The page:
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British Industries Fair

Nature volume 135, page 216 (09 February 1935) | Download Citation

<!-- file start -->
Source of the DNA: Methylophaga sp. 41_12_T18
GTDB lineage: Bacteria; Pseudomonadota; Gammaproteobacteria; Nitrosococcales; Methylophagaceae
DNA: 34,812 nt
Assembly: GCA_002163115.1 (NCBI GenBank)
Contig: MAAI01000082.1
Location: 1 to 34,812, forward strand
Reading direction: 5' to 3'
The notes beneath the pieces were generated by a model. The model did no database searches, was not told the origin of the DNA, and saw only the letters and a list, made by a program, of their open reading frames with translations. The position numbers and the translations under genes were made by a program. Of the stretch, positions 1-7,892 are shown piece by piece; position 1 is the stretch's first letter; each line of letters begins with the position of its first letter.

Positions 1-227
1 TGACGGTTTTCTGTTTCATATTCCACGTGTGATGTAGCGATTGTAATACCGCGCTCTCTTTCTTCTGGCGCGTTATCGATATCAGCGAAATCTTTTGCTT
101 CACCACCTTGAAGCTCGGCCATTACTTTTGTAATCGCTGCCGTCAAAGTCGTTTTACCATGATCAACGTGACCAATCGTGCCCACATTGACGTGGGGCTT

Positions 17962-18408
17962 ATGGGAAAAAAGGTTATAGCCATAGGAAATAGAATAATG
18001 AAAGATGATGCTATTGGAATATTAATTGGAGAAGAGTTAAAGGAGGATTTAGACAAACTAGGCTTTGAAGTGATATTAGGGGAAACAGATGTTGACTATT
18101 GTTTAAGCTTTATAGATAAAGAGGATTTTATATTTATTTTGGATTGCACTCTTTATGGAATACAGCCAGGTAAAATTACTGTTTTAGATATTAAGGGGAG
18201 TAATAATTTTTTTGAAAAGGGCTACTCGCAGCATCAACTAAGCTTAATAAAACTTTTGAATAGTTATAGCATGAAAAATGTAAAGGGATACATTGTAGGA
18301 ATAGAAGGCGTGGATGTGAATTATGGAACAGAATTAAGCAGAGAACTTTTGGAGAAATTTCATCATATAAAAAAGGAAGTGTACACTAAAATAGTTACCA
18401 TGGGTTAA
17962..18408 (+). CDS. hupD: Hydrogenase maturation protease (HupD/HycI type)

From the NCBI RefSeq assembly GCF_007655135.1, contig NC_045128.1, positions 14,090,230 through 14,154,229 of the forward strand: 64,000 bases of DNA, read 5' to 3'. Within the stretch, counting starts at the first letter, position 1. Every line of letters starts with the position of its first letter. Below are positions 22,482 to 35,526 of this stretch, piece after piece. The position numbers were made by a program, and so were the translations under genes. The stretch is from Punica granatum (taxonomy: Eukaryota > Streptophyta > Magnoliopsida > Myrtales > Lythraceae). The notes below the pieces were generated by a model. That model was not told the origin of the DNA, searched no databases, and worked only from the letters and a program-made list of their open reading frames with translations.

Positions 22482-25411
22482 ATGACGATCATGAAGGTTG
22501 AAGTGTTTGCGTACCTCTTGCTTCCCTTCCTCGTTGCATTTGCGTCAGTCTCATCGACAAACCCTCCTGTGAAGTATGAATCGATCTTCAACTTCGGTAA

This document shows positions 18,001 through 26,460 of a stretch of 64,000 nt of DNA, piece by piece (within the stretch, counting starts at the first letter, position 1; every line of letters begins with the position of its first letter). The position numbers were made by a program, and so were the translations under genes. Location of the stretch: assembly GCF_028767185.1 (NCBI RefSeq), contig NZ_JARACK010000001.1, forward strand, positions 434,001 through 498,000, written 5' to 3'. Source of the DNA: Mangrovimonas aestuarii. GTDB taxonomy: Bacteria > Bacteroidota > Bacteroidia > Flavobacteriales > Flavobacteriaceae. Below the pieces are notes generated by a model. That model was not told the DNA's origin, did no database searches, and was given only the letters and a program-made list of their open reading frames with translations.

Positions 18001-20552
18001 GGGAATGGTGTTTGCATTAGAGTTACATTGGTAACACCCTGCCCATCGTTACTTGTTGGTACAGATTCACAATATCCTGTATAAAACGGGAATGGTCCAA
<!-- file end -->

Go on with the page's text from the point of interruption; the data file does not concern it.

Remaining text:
THE British Industries Fair, 1935, organised by the Department of Overseas Trade, is being held at Olympia and the White City, London, on February 18-March 1. This year the Engineering and Hardware Section is to be held at Castle Bromwich, Birmingham, not simultaneously with the London sections, as previously, but later, on May 20-May 31. The textile and furnishing exhibits will be shown at the White City and the general articles, other than engineering and hardware products, will be exhibited at Olympia. There are 1,550 exhibitors at Olympia and the White City, of which more than 750 are from London. There are again notable increases in the space taken and the number of exhibitors, compared with last year's figures. An indication of the remarkable growth of the Fair is given by the fact that the advance catalogue, which is issued in nine languages, runs to 684 pages, or about 152,000 words. The exhibits of products of scientific interest at the Fair again cover a wide range and reveal markedly the increasing use of scientific products, both materials and instruments, in the field of industry. The Committee responsible for the organisation of the united exhibit of scientific instruments is to be congratulated on the important display at Olympia of scientific, optical and photographic instruments. Microscope object-glasses of great refinement of construction; microscope projection apparatus; sound projection apparatus for cinemas, with suit-case sound sets for commercial and educational purposes; various forms of plani-meters; pocket cameras and aircraft cameras; distant-reading thermometers; geophysical apparatus for prospecting for gold, minerals and oil-these are but a few examples, selected almost at random, of the products that are being shown in this united exhibit. It is worth notice that, until two years ago, practically all the various forms of planimeters used in Great Britain came from abroad; and similarly, the particular geophysical apparatus referred to above was practically a German monopoly. It is good to note the enterprise of British scientific instrument manufacturers in these new fields.

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